eWestern Birds

The Quarterly Journal of Western Field Ornithologists

Vol. 34, No. 4
December 2003
Western Field Ornithologists

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Purple Martin Population Status, Nesting Habitat Characteristics, and Management in Sacramento, California
Daniel A. Airola and Jesse Grantham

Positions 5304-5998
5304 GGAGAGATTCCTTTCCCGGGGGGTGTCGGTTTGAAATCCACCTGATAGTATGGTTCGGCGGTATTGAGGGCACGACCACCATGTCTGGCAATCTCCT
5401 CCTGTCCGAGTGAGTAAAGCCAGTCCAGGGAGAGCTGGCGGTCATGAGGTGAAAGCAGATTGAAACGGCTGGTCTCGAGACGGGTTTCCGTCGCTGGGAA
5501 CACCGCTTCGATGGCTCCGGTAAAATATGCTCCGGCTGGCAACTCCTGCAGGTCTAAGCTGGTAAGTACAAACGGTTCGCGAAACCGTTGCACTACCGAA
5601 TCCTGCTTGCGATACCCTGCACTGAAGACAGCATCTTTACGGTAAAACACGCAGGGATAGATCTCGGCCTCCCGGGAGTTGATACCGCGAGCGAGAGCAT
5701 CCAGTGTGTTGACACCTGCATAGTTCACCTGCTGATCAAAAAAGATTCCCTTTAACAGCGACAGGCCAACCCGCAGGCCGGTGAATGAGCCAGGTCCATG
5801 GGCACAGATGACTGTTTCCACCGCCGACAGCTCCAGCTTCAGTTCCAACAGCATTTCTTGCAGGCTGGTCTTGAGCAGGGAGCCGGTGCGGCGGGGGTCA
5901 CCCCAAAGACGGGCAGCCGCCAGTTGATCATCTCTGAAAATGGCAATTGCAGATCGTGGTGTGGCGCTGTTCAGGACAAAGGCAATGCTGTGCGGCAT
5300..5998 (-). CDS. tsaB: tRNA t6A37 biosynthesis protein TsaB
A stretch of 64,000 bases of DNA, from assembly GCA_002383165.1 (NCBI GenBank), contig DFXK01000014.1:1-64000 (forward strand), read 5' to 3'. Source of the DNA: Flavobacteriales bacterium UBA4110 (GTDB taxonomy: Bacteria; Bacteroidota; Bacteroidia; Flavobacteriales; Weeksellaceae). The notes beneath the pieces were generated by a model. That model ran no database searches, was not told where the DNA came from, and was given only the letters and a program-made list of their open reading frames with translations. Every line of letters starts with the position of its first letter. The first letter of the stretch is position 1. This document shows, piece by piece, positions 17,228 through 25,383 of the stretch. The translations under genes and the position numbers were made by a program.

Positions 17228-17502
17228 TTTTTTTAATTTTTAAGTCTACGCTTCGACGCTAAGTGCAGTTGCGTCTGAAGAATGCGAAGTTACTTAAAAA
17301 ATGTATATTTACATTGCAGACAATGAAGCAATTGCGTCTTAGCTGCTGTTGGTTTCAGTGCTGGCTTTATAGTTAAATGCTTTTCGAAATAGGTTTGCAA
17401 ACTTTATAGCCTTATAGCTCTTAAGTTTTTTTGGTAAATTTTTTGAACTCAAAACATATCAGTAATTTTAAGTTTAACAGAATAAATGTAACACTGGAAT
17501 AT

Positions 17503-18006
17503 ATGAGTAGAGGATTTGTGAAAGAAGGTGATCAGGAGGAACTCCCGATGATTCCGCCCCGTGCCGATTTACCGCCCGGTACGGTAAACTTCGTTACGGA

ABSTRACT: The Purple Martin (Progne subis) has been eliminated from most of California’s Central Valley. The last known population nests in elevated roadways (“bridges”) in the city of Sacramento. We reviewed bird records (1949–1990), conducted surveys to assess population size and trend (1991–2002), and evaluated management actions to protect and increase populations. Martins ceased nesting in buildings in Sacramento in the 1960s and 1970s as the European Starling (Sturnus vulgaris) population exploded, but adoption of vertical weep holes for nesting beneath bridges in the 1960s has allowed martins to persist. The known Sacramento population increased from four to seven colonies and from approximately 105 to 135 nesting pairs from 1992 to 2002. Martin colonies are located in longer (>85 m) bridge sections that provide at least 6 m of unobstructed airspace beneath the colonies. Management has included a pilot project to insert wire “nest guards” in weep holes to increase survival of young and protecting nesting colonies during construction activities near nests. Initial results indicate that nest guards reduce mortality of young falling from nests and do not result in increased competition for nest sites by starlings and other species. Exclusion of martins from nesting at a large colony to prevent disturbance from a construction project reduced nesting use of the site; such exclusion is not considered necessary to protect nesting birds. Martin recovery may require substantial management, including protecting and enhancing existing colonies, encouraging colonization of other elevated road sites, establishing martin use of artificial nest structures in unoccupied regions, and enlisting public adoption of management responsibility.

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